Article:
Bardet said that project would bring crude from shale formations — “I have to presume tar sands,” she said. She, too, called for the EIR to examine how such projects and the Valero Crude-by-Rail Project would produce cumulative effects on the area.
Teegan Clive, of Rodeo, warned that an accident that spills tar sands crude “can destroy 1,000 miles of waterway.”
Chris Howe, Valero’s director of health, safety, environment and government affairs, was the Benicia refinery’s sole representative to speak Thursday.
He reminded members of the audience as well as city staff that Valero has worked closely with the city, its consultant Environmental Science Associates and the Bay Area Air Quality Management District, and has concurred with the decision to seek an EIR instead of accepting the findings in a mitigated negative declaration.
“I want to be clear what this is, and what this is not,” he said.
He said two parallel rows of rail cars would deliver crude to existing tanks, a change from an earlier design. A retaining wall, pipeline and road would be moved to accommodate the new rail lines.
“It’s a logistics project,” he said, explaining that it simply added a third method of moving crude, in addition to tanker ship and pipeline.
“We’re not changing refinery operations,” he said. Crude arriving by rail would be blended the same way crude from other sources already is, and would be used to produce “the same products we do today.”
He said the project would reduce greenhouse gas emissions through the switch to rail, when compared to shipping rail by marine vessel.
In addition, Howe said, it would substitute domestic crude for imported oil, while meeting California’s AB 32 environmental regulation as the refinery made low-carbon fuel.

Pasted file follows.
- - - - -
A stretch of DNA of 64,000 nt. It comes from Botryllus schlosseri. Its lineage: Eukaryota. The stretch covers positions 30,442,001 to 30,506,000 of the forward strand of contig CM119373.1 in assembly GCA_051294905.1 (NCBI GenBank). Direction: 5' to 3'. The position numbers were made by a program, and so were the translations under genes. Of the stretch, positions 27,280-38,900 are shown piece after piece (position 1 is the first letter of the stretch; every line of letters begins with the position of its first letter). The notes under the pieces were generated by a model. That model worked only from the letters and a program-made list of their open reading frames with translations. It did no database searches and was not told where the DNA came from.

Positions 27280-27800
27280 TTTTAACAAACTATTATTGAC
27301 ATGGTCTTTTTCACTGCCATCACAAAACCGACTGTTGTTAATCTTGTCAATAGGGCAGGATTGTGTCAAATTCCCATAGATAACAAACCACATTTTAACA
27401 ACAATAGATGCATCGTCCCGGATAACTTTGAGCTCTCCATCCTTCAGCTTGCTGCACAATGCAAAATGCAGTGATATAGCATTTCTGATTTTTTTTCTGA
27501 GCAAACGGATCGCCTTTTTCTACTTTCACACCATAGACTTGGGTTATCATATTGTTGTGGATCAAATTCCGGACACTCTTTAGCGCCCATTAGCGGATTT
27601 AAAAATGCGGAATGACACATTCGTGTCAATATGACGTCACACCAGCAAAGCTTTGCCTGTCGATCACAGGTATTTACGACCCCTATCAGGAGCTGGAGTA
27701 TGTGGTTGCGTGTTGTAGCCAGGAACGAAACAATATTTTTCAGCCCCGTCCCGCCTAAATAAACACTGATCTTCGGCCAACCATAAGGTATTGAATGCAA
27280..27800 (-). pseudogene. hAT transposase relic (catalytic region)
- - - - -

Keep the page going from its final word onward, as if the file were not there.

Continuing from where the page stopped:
And it would create 20 new refinery jobs, once the project was completed, Howe assured.
Saying the refinery employees have been listening to residents’ concerns, Howe added, “We will continue to work hard to respond to those concerns.
But Brant Olson, National Resources Defense Council campaign manager, said Howe had represented the rewards of the project. “I’ll be on the risk side,” he said.
In fact, he challenged the city staff to find evidence to support Howe’s statements, questioning the Valero spokesman’s contention that the project would lower greenhouse gases, reduce foreign crude imports and add jobs.
“Where is the evidence?” he asked. He contended that Valero has incentives to reduce the quality of its crude, that the crude the rail deliveries would be replacing would be that from Alaska, not a foreign country, and that he had no details about the 20 jobs.
“I don’t see where those jobs are,” he said. “Where are those jobs going to be? Staff at the restaurant down the street?”
Olson also disputed Howe’s contention that Valero agreed to the EIR, saying other company officials had said the procedure was holding up the project.
No decision was made at the scoping session, which was conducted after a brief Planning Commission meeting to determine whether other subjects should be covered by the EIR.
“I know this has been challenging,” City Manager Brad Kilger said.
Staff has begun work on the draft of the environmental impact report, which will be aired publicly. Any comments on the draft would be addressed or answered in the final EIR, which along with the mitigation monitoring and reporting program will need to be certified by the Planning Commission.
Once that work is finished, the commission will address the use permit request for the project and determine whether to approve it and if any conditions need to be placed on the approval, a vote that may take place early in 2014.
“You’ll have more chances to participate,” Kilger told the audience.